The Migration Advisory Service has had to withdraw a survey asking students where they are from, and what they think about international students, after cries of racism.

Ruth Adams, a senior lecturer in cultural and creative industries at King’s College London, complained that the questions amounted to ‘othering’ international students, citing ‘hostile environment’, indeed. Tanja Bueltmann, a history professor at Northumbria University, claimed the survey ‘problematised’ international students, and would never have been acceptable to her academic ethics committee.

My husband, who donates regularly to Imperial College London’s President’s Fund, was bemused by this. The fund subsidises some of Imperial’s ‘brightest and most dynamic students, attracting talent from around the world’. One assumes that these President’s Scholars feel in no way ‘othered’ or ‘problematised’ when they submit their UCAS application, along with their name and address. In other words happily stating where they come from.

Actually I love asking people where they come from. It’s one of my chat-up lines, and highly relevant because I live abroad. As soon as people here in Switzerland detect my non-local accent, they always want to know where I come from, and I’m happy to tell them.

Most people are happy to say where they come from, and I find this especially interesting whenever I visit London, where I travel a lot by taxi. Conversations with London cabbies are great fun, and in the last year I have chatted with drivers from all over. A typical Cockney diamond geezer wanted to know all about living in Switzerland, and reckoned I should be paid a retainer by the Heidiland Tourist Office. A young Latvian told me all about his family back home, and was surprised that I knew his capital was Riga. When asked why he had come to England, he stated right off ‘For the money!’ but reassured me he really liked English people. And an Albanian, who may or may not have been legal, but admitted he had paid a lot of money to get here, and was still paying it off. All very genuine people who talked willingly about their foreign roots.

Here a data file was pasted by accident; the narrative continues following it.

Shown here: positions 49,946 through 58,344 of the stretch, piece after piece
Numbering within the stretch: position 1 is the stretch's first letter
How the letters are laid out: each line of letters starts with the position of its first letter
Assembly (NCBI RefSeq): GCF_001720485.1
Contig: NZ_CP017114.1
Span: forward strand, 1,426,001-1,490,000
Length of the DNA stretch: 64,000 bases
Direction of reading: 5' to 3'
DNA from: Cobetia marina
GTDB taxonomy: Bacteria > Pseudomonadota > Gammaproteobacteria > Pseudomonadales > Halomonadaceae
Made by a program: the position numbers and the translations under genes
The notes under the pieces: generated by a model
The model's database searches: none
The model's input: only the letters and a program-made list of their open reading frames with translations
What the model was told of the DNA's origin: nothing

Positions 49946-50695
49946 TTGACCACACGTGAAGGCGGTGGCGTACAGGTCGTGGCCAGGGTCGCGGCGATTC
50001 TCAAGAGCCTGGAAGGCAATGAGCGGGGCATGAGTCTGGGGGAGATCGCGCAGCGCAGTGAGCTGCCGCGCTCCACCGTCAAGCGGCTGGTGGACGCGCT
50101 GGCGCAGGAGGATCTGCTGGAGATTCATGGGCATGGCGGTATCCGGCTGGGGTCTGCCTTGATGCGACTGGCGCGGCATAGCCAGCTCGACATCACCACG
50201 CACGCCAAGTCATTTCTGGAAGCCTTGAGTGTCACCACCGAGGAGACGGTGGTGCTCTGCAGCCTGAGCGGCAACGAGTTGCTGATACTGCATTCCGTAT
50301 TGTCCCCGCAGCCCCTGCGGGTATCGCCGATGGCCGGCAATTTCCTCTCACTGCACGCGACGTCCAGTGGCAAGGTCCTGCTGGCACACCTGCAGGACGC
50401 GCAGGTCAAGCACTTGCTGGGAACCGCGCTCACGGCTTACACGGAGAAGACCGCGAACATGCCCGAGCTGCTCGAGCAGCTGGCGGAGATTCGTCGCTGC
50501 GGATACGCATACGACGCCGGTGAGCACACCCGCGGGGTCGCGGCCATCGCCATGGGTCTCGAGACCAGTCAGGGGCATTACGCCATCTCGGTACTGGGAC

And then there was the driver in Orpington, who, when I asked, after the usual stuff about the weather, where he was from, replied in a surly manner ‘Orpington’. He really took offence, much to my surprise.

Sadly that experience may curtail my taxi-ride conversations. But I will always be happy to respond enthusiastically – whether in the UK or abroad – when anybody asks me where I come from. With pride. And without any expectation of judgment or hate. I’m perfectly happy being ‘othered’ and don’t think it ‘problematises’ me in any way.

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